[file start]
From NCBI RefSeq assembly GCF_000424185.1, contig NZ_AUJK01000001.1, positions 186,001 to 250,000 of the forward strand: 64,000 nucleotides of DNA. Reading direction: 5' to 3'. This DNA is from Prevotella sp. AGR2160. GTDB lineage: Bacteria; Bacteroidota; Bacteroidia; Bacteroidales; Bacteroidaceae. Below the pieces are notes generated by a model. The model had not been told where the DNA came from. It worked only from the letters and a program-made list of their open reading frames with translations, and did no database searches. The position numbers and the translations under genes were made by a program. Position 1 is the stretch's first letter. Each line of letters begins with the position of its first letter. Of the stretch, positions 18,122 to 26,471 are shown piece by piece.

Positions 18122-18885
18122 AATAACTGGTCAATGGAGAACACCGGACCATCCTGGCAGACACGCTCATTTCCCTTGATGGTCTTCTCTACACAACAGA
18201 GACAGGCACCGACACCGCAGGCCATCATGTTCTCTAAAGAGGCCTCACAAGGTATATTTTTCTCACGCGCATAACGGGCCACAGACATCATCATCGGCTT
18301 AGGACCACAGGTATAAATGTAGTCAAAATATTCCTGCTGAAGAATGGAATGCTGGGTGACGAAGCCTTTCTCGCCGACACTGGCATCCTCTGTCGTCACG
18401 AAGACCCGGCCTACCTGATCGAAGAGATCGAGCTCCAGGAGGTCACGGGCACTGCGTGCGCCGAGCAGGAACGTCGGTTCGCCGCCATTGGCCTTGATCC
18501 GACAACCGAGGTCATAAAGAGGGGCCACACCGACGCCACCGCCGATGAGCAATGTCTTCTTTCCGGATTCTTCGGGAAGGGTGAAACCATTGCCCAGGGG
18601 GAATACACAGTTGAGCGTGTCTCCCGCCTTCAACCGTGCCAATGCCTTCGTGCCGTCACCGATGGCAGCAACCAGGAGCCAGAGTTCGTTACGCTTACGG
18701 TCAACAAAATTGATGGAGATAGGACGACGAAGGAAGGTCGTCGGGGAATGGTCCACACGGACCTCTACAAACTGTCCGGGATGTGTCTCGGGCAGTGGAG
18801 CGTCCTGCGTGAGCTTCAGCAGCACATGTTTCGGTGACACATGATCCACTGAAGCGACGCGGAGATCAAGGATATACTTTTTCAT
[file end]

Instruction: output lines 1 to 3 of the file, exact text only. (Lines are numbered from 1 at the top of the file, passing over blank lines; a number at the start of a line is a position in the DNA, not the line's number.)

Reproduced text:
From NCBI RefSeq assembly GCF_000424185.1, contig NZ_AUJK01000001.1, positions 186,001 to 250,000 of the forward strand: 64,000 nucleotides of DNA. Reading direction: 5' to 3'. This DNA is from Prevotella sp. AGR2160. GTDB lineage: Bacteria; Bacteroidota; Bacteroidia; Bacteroidales; Bacteroidaceae. Below the pieces are notes generated by a model. The model had not been told where the DNA came from. It worked only from the letters and a program-made list of their open reading frames with translations, and did no database searches. The position numbers and the translations under genes were made by a program. Position 1 is the stretch's first letter. Each line of letters begins with the position of its first letter. Of the stretch, positions 18,122 to 26,471 are shown piece by piece.

Positions 18122-18885
18122 AATAACTGGTCAATGGAGAACACCGGACCATCCTGGCAGACACGCTCATTTCCCTTGATGGTCTTCTCTACACAACAGA